Royal Dutch Shell Sells Downstream Assets in Denmark

Royal Dutch Shell plc (NYSE:RDS.A) recently announced a deal with Dansk Olieselskab ApS to offload its downstream assets in Denmark. The mentioned agreement is valued at $80 million, which is equivalent to 60.62 million pounds, and marks Royal Dutch Shell’s exit from the refining industry in Denmark. The deal is set to be completed in the following year, subject to regulatory approvals.

The offloaded assets A/S Dansk Shell is composed of Fredericia refinery, which generates approximately 70,000 barrels of petroleum products on a daily basis. The energy firm has also sold off its stake in the domestic trading and supply units in Denmark.

Regardless of the sale agreement, Royal Dutch Shell would resume supplying oil and feedstock to the Fredericia refinery. The recent agreement also covers the long-term deal with Dansk Olieselskab “for the offtake of some products from the refinery.”

The energy corporation intends to streamline its operations on the back of downbeat global commodity prices and to “concentrate its downstream operations on areas where it can be most competitive.” Royal Dutch Shell had previously offloaded its Danish marketing division during the month of May to Couche-Tard, which operates the marketing unit under the brand name of Royal Dutch Shell through a Trademark Licence Agreement (TLA).

As global oil prices have slumped from their 2014-highs of higher than $115 per barrel to under $50 per barrel today, the international energy markets have witnessed a significant decline in capital and operating spending.

The firms have delayed or cancelled several energy projects and have employed layoffs in order to enhance their profitability and cost structure.

The agreement between Royal Dutch Shell and Dansk Olieselskab will most probably not lead to a workforce reduction. The energy corporation stated in a press release that 240 employees working in the facility in Denmark would now work under Dansk Olieselskab.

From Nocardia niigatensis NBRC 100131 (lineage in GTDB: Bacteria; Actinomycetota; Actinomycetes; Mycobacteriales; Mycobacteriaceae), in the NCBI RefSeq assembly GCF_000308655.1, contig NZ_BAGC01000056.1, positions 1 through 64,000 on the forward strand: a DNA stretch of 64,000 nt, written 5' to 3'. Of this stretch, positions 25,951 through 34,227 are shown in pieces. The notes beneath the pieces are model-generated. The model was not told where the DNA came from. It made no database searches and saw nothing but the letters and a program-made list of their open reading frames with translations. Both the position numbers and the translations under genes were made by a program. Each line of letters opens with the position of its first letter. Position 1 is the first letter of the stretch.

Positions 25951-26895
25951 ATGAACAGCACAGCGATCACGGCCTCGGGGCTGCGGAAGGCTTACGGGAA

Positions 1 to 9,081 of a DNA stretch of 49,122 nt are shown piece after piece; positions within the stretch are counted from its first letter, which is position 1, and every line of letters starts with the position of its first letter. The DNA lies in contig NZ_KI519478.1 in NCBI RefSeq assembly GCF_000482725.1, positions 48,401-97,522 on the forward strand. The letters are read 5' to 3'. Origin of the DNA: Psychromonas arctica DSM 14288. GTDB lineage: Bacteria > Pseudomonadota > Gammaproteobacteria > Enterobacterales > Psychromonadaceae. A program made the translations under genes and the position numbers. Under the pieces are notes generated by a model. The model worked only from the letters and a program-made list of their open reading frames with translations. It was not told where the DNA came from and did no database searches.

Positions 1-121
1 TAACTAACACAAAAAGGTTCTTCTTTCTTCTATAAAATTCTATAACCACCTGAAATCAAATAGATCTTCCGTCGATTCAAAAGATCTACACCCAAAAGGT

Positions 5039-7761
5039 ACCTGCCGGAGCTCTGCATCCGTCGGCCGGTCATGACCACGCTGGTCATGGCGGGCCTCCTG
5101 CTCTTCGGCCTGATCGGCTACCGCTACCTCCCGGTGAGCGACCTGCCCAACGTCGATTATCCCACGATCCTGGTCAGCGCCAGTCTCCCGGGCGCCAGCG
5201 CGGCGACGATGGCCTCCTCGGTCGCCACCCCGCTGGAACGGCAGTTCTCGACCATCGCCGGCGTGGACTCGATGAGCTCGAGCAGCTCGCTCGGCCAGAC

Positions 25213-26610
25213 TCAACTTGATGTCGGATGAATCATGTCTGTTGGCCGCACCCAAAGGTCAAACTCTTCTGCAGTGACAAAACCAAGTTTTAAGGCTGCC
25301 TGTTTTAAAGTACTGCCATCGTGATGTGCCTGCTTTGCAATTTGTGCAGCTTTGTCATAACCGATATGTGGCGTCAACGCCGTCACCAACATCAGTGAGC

After the acquisition of BG Group, Royal Dutch Shell extremely needs cash. The cash reserves of the company have deteriorated, while it experienced an increase in debt levels. The downbeat prices of crude oil have further adversely affected the situation.

During the second quarter of fiscal year 2016, the energy company posted cash and cash equivalents of $15.22 billion, lower in comparison to the $31.75 billion recorded during the last quarter of the previous year. On the other hand, the long-term debt of Royal Dutch Shell climbed from $52.85 billion in the fourth quarter of fiscal year 2015 to $79.47 billion as of June 30 this year.

In order to enhance its liquidity position , the energy giant has announced an asset divestiture program of approximately $30 billion through the year 2018. It is considering to accomplish the offloading of oil and gas assets amounting to $6 billion to $8 billion this 2016.

In Royal Dutch Shell’s 2016 Capital Markets Day, the energy firm also revealed its plans to exit about 10 countries in the following months. This sale deal is likely to bring the energy company close to its asset divestment target for this year. In early 2016, the firm had also sold off its North Sea stake.

After a slight rebound in the oil markets and the sale agreement, the stock of Royal Dutch Shell is trading in positive territory.

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